In the majority of the times, it’s due to an invalid email address, but it can also be associated with connection problems (and again, an issue concerning your antivirus settings).
The command is not implemented.
The command has not been activated yet on your own server. Contact your provider to know more about it.
The server has encountered a bad sequence of commands, or it requires an authentication.

In the case of “bad sequence”, the server has pulled off its commands in a wrong order, usually because of a broken connection. If an authentication is needed, you should enter your username and password.

A command parameter is not implemented.
Like error 501, is a syntax problem; you should ask your provider.
Bad email address.
Check again your recipients’ accounts and correct any possible misspelling.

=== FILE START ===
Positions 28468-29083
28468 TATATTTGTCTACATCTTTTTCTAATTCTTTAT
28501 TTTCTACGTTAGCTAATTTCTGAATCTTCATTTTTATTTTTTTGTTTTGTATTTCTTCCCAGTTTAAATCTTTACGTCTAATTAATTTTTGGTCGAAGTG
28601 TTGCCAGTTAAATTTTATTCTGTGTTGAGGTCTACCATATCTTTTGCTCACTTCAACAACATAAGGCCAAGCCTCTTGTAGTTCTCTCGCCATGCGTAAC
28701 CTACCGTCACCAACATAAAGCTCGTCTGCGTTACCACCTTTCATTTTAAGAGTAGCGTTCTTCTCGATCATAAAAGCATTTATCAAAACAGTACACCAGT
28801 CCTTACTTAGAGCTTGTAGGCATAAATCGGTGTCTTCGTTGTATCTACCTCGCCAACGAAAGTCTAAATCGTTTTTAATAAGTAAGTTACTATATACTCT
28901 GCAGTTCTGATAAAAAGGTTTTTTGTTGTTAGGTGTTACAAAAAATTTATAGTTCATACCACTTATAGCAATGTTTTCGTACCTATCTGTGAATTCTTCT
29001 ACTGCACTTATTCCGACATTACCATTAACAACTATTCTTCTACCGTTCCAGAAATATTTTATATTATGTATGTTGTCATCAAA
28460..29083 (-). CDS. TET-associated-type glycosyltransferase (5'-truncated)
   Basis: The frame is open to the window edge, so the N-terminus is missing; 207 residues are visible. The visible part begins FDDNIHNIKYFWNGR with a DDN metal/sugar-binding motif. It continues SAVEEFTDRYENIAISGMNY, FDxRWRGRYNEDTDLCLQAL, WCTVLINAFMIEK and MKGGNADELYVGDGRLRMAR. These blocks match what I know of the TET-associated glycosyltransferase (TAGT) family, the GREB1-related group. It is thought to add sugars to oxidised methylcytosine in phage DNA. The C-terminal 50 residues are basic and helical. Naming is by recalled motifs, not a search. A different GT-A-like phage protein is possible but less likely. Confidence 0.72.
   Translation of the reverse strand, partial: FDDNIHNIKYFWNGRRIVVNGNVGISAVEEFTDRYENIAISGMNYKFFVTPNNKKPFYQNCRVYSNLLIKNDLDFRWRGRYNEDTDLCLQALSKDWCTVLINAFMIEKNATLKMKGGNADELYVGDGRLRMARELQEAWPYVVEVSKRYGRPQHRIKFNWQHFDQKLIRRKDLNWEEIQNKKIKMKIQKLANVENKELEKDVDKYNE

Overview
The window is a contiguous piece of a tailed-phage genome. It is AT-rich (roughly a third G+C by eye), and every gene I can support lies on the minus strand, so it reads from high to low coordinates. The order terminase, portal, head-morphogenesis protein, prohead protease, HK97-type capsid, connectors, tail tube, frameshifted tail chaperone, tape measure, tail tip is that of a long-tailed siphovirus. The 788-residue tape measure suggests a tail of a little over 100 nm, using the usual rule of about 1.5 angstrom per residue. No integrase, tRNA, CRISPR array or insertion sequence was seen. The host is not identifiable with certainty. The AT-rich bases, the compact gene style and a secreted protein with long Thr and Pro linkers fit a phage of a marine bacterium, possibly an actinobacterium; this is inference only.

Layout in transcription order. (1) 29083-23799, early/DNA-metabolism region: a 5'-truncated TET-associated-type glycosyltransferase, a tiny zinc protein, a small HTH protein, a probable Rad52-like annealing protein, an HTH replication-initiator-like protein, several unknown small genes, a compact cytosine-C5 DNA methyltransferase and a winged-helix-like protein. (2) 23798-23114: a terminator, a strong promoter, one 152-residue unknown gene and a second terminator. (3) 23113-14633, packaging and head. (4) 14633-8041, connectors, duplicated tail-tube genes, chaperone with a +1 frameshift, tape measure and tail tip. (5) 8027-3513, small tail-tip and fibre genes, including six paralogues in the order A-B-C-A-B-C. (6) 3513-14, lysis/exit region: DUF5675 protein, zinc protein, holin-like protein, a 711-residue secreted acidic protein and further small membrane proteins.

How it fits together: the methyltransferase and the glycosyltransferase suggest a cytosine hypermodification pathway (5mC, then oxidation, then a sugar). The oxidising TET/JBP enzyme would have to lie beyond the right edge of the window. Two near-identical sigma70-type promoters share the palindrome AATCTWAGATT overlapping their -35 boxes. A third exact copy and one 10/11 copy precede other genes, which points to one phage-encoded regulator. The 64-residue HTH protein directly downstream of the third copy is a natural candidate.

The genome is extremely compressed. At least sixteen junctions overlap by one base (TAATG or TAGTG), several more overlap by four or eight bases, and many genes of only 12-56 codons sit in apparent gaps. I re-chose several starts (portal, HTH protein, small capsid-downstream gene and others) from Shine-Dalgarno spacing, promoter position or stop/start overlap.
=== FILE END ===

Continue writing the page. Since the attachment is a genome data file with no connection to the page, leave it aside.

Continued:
A DNS error: the host server for the recipient’s domain name cannot be found.
Check again all your recipients’ addresses: there will likely be an error in a domain name ([email protected] instead of [email protected]).
“Address type is incorrect”: another problem concerning address misspelling. In a few cases, however, it’s related to an authentication issue.
Double check your recipients’ addresses and correct any mistake. If everything’s ok and the error persists, then it’s caused by a configuration issue (simply, the server needs an authentication).
The total size of your mailing exceeds the recipient server’s limits.
Re-send your message splitting the list into smaller subsets.
Normally, an authentication problem. But sometimes it’s about the recipient’s server blacklisting yours, or an invalid email address.
Configure your settings providing a username+password authentication. If the error persists, check all your recipients’ addresses and if you’ve been blacklisted.
The recipient address rejected your message: normally, it’s an error caused by an anti-spam filter.